Pinkin and Zwicker Bill to Statutorily Protect Resident Interest in New Jersey Shores, Strengthen Efforts to Guard Marine Life & Endangered Species Advanced by Assembly Panel
(TRENTON) – Codifying the public’s right to enjoy New Jersey’s coastline as designated under the Public Trust Doctrine, legislation sponsored by Assembly Democrats Nancy Pinkin and Andrew Zwicker was approved by the Assembly Appropriations Committee Monday.
“Generation after generation of New Jersey families as well as visitors from out-of-state spends their summers vacationing at the shore,” said Pinkin (D-Middlesex). “Although resident access to our beaches is expressed through the Public Trust Doctrine, formally adopting this principle into law will ensure continued respect of residents’ rights to access New Jersey’s shoreline for recreational purposes and also allow us to further our environmental efforts to protect marine life and endangered species.”
The people’s ownership of the tidal waters and adjacent shorelines is held in trust by the State. The bill (A-4221), through the Department of Environmental Protection, directs the State to protect the public’s right of physical and visual access to public trust lands in its funding decisions and implementation of multiple State laws, including the Coastal Area Facility Review Act, the Wetlands Act of 1970, and the Flood Hazard Area Control Act, as well as New Jersey’s implementation of the federal Coastal Zone Management Act of 1972.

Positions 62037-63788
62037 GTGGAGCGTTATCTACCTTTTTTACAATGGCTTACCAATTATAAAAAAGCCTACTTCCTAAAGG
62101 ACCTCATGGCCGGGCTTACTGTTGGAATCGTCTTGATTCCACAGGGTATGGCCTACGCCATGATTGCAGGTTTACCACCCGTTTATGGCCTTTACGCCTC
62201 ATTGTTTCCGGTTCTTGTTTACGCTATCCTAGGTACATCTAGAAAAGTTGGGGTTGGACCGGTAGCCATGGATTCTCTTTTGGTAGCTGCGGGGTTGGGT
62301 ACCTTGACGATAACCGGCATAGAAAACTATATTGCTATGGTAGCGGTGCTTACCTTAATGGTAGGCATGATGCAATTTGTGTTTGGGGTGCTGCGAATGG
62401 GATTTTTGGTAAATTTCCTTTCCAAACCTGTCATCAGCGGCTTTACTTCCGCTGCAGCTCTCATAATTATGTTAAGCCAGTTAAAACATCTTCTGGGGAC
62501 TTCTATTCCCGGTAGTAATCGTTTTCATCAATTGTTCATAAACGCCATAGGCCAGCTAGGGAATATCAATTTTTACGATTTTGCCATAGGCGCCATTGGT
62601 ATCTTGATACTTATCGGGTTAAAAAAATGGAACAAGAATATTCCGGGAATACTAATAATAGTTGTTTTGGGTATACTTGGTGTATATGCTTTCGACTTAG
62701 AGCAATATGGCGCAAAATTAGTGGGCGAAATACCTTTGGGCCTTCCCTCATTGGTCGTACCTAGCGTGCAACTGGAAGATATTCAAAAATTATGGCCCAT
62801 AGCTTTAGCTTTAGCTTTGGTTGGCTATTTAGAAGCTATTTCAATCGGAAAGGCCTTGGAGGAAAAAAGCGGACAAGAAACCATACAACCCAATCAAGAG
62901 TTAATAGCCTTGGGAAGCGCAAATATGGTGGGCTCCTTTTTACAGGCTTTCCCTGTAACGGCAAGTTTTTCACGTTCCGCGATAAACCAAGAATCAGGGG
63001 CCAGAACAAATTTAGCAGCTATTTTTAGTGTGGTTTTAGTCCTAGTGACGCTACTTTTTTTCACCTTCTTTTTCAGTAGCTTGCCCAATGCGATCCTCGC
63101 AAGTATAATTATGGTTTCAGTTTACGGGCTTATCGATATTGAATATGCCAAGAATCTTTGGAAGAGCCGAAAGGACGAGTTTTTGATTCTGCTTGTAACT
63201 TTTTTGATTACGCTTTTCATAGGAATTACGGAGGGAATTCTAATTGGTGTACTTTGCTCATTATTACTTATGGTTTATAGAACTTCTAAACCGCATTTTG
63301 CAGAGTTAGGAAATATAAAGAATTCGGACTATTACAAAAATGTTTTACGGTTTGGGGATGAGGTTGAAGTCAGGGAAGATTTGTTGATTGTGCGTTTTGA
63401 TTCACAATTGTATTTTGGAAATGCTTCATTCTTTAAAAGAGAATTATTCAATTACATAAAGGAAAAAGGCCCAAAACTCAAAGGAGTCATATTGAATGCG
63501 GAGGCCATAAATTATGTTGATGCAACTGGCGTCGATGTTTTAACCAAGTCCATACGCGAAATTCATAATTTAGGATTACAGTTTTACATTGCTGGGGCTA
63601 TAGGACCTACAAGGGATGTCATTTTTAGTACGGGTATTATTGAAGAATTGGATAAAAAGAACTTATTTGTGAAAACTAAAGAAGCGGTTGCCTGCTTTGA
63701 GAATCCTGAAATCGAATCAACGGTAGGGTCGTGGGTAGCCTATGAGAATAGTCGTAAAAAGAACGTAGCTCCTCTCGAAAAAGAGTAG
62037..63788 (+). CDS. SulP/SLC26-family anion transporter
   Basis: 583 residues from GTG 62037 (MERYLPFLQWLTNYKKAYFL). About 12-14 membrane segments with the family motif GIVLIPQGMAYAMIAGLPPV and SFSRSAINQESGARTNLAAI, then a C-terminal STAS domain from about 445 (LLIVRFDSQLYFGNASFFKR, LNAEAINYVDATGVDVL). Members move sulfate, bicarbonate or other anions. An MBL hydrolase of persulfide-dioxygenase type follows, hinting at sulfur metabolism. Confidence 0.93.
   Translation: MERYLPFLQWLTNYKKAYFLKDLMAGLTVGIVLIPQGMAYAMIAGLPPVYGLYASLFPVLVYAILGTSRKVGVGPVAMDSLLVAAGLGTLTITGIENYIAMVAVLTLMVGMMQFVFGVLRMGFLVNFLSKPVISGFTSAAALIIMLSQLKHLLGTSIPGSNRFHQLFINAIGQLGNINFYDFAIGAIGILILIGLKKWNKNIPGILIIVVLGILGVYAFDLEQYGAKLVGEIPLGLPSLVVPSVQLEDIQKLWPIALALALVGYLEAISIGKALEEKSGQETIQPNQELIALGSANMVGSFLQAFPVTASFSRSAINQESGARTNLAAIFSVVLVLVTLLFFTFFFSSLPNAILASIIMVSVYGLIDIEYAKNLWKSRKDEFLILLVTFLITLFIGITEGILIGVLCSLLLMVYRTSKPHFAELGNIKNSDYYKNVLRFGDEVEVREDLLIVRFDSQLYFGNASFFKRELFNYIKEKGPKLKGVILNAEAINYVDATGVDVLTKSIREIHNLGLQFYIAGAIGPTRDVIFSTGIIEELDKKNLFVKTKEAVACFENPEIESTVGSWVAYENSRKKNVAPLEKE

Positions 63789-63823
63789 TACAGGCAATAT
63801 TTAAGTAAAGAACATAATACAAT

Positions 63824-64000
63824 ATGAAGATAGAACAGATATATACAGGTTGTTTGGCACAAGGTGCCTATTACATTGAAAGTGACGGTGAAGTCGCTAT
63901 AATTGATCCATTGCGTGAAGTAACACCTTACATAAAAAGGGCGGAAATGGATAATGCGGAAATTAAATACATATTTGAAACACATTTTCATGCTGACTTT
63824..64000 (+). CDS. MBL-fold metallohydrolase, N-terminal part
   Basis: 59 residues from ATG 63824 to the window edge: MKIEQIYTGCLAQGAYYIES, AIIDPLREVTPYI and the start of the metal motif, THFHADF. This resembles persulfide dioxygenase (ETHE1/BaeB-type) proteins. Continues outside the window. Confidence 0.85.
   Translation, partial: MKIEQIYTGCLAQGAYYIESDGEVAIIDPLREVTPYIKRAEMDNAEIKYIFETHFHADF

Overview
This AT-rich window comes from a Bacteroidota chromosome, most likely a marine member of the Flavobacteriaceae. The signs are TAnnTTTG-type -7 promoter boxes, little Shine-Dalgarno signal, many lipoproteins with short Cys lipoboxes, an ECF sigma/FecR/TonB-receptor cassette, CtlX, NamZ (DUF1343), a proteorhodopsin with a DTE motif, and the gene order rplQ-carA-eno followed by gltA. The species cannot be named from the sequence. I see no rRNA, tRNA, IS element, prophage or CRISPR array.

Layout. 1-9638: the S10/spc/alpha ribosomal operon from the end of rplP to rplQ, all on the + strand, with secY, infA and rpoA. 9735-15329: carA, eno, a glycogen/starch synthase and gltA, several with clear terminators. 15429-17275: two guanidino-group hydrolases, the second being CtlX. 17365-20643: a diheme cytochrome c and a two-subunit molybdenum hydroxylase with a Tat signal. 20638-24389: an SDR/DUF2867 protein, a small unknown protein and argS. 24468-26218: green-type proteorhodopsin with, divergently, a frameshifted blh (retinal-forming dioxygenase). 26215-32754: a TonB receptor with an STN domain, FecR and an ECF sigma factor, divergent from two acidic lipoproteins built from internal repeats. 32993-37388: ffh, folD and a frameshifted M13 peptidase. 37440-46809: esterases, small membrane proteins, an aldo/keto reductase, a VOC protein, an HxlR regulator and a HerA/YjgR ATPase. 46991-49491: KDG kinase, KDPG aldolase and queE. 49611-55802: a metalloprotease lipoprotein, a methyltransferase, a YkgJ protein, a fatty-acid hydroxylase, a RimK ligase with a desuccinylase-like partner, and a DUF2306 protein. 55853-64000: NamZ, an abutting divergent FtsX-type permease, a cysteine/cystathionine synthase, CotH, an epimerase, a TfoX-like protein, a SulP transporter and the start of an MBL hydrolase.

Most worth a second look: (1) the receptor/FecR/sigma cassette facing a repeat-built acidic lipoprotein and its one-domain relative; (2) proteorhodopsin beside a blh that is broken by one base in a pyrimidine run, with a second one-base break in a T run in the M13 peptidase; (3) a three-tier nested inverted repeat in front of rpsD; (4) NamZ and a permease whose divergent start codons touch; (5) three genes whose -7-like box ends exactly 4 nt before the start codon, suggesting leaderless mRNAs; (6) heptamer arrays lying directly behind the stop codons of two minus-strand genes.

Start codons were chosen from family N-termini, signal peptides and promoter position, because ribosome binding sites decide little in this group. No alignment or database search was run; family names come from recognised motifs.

“As the state continues to take necessary steps to protect our coastal environment, we have to make sure that the decisions we make in trying to protect our coastline do not come between or inhibit a resident’s right to take part in shore activities or simply enjoy the view,” said Zwicker (D-Hunterdon, Mercer, Middlesex, Somerset). “We can protect our tidal waters, our marine life and still preserve the beautiful beaches and shore communities for which New Jersey is best known.”
Under the bill, the DEP is required to ensure that any approval, permit, administrative order, or consent decree issued, or other action taken, by the DEP pursuant to the above-cited laws or any other law is consistent with the Public Trust Doctrine.
The landmark 1821 New Jersey Supreme Court Case, Arnold v. Mundy further supported the Public Trust Doctrine reinforced by the Magna Carta and Declaration of Independence, by establishing that New Jersey’s tidal waters be applied under the public trust doctrine, and belonged to the state for public use.
The bill recently cleared the Assembly Environment and Solid Waste Committee, of which Pinkin is chair, and now heads to Speaker for further consideration.